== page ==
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Types and frequencies of RNA and gene associations with SC-35 domains.  (A) RNA foci of genes examined to date exhibit three  distributions relative to SC-35 domains. Type I associations are defined by an RNA  that overlaps the SC-35 domain. This type of association is evident in MyHC and  collagen RNAs. In Type II  associations demonstrated by  LMNA and E2F4, the RNA  signal is seen at the periphery  of the SC-35 domain. Nonassociated RNA signals such  as dystrophin, LMNB1, and  LBR are visibly separate  from the SC-35–rich domains. Inactive genes are  also not associated with SC-35 domains. (B) Frequency  of association with SC-35 of  genes and RNAs studied to  date. The five known associated genes/RNAs (all active,  green) contact SC-35 domains at least 70% of the  time with the two Type I  genes collagen and MyHC  approaching 100%. The four  active (green) nonassociated  genes/RNAs are seen with  SC-35 domains less than 20%  of the time, at a level comparable to inactive genes (red).  Association refers to overlap  or contact with SC-35 domain. XIST is an intron-containing gene that does not  code for a protein (Clemson  et al., 1996). #, from Xing et  al. (1993); *, from Xing et al.  (1995).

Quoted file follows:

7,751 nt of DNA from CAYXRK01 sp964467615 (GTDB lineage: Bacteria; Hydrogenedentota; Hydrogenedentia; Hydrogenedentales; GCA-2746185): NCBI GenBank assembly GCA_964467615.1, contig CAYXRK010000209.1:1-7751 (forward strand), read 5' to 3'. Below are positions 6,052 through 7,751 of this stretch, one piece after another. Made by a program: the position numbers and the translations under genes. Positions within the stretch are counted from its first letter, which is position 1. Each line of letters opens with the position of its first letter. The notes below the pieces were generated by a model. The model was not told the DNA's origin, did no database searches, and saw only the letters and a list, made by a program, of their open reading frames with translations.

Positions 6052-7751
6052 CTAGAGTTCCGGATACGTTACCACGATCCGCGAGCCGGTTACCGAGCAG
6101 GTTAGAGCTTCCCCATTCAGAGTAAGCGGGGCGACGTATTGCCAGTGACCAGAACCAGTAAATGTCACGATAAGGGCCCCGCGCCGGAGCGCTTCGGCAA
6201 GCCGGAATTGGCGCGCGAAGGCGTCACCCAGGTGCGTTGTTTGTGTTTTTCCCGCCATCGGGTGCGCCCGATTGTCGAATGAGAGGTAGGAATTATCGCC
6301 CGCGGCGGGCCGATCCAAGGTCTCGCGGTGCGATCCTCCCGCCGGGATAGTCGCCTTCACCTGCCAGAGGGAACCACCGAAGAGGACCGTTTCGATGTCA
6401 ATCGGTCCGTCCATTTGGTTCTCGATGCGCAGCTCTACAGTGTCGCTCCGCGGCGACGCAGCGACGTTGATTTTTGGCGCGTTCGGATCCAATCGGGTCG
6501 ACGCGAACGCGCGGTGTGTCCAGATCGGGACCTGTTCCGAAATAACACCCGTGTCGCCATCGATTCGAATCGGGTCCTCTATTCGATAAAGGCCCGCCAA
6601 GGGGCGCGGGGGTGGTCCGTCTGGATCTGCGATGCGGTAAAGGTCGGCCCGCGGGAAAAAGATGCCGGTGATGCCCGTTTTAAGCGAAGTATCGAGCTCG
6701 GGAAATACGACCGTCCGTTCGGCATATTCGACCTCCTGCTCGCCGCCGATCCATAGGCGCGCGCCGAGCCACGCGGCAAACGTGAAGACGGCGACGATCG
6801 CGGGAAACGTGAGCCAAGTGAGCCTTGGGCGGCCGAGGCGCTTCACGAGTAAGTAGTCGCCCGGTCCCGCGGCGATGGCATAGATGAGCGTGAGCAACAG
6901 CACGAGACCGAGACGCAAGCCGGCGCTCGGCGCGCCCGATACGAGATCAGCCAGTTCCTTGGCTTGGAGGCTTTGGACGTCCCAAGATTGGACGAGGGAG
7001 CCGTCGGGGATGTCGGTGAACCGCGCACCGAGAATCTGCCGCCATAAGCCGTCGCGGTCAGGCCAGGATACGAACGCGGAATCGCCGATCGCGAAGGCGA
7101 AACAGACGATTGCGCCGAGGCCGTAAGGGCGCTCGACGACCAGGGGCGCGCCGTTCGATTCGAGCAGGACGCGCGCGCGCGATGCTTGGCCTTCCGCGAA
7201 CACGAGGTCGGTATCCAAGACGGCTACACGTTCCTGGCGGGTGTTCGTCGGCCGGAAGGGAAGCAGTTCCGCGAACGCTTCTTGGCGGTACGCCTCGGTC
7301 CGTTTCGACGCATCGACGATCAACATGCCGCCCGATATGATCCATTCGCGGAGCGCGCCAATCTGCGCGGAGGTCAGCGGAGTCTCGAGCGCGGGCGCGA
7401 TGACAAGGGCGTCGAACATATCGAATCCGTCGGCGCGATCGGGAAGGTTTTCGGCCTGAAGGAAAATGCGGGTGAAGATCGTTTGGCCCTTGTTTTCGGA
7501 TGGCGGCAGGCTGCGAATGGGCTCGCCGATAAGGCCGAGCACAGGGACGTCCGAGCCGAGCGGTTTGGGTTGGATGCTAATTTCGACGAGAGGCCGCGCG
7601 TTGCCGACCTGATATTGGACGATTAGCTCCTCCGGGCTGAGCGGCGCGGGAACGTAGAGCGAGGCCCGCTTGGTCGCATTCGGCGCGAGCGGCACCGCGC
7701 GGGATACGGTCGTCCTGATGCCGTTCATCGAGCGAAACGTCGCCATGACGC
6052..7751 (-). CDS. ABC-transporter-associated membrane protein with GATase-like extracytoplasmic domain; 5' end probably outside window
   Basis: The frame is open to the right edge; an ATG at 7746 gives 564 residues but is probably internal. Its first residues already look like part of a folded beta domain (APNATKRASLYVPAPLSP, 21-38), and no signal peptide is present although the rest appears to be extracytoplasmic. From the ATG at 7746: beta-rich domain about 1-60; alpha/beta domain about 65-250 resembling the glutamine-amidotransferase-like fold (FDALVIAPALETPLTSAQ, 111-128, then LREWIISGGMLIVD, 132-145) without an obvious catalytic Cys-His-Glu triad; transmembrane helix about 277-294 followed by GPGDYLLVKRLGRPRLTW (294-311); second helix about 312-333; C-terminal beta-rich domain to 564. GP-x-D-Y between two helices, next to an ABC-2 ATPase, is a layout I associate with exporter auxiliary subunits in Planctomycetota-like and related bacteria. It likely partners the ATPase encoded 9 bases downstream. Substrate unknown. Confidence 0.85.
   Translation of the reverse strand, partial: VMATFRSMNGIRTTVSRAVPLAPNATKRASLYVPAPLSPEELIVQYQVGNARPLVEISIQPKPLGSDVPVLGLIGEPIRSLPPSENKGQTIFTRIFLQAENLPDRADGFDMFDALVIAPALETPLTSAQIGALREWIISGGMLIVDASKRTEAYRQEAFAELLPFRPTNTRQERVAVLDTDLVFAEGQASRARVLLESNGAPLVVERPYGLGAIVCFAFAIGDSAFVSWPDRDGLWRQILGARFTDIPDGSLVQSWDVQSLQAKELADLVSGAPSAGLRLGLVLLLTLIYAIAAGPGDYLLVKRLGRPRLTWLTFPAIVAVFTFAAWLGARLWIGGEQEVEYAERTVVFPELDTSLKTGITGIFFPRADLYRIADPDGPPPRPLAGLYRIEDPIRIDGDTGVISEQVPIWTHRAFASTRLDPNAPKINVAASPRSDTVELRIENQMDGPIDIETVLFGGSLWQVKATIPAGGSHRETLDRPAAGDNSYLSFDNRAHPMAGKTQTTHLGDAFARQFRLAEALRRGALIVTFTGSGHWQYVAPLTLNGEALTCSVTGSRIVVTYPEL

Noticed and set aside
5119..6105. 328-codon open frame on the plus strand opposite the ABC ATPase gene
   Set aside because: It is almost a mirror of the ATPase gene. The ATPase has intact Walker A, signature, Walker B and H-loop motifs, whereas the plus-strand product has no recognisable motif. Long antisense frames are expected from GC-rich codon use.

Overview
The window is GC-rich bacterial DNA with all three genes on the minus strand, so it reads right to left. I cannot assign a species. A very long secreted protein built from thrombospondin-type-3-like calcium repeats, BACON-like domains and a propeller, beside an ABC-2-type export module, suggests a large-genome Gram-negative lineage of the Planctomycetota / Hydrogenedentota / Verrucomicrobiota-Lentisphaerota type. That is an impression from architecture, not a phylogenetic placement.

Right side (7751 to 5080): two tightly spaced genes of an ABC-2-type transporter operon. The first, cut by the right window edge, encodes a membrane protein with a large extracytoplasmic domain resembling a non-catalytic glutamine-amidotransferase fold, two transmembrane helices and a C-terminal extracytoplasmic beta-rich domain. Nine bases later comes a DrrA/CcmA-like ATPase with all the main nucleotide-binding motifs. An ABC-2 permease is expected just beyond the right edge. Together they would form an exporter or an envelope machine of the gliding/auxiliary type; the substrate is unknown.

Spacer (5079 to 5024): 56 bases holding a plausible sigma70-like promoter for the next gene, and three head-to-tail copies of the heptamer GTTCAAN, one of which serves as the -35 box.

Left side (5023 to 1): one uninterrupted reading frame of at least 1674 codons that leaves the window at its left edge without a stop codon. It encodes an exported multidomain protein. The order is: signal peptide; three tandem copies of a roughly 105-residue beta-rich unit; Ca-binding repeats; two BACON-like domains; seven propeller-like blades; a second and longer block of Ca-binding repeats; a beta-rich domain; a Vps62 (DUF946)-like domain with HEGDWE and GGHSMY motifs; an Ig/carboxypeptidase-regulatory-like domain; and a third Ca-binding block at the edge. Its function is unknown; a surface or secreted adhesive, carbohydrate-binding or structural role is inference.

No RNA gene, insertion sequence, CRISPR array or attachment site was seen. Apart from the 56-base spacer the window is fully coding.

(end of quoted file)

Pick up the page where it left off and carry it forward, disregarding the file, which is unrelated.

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Figure 9: Types and frequencies of RNA and gene associations with SC-35 domains. (A) RNA foci of genes examined to date exhibit three distributions relative to SC-35 domains. Type I associations are defined by an RNA that overlaps the SC-35 domain. This type of association is evident in MyHC and collagen RNAs. In Type II associations demonstrated by LMNA and E2F4, the RNA signal is seen at the periphery of the SC-35 domain. Nonassociated RNA signals such as dystrophin, LMNB1, and LBR are visibly separate from the SC-35–rich domains. Inactive genes are also not associated with SC-35 domains. (B) Frequency of association with SC-35 of genes and RNAs studied to date. The five known associated genes/RNAs (all active, green) contact SC-35 domains at least 70% of the time with the two Type I genes collagen and MyHC approaching 100%. The four active (green) nonassociated genes/RNAs are seen with SC-35 domains less than 20% of the time, at a level comparable to inactive genes (red). Association refers to overlap or contact with SC-35 domain. XIST is an intron-containing gene that does not code for a protein (Clemson et al., 1996). #, from Xing et al. (1993); *, from Xing et al. (1995).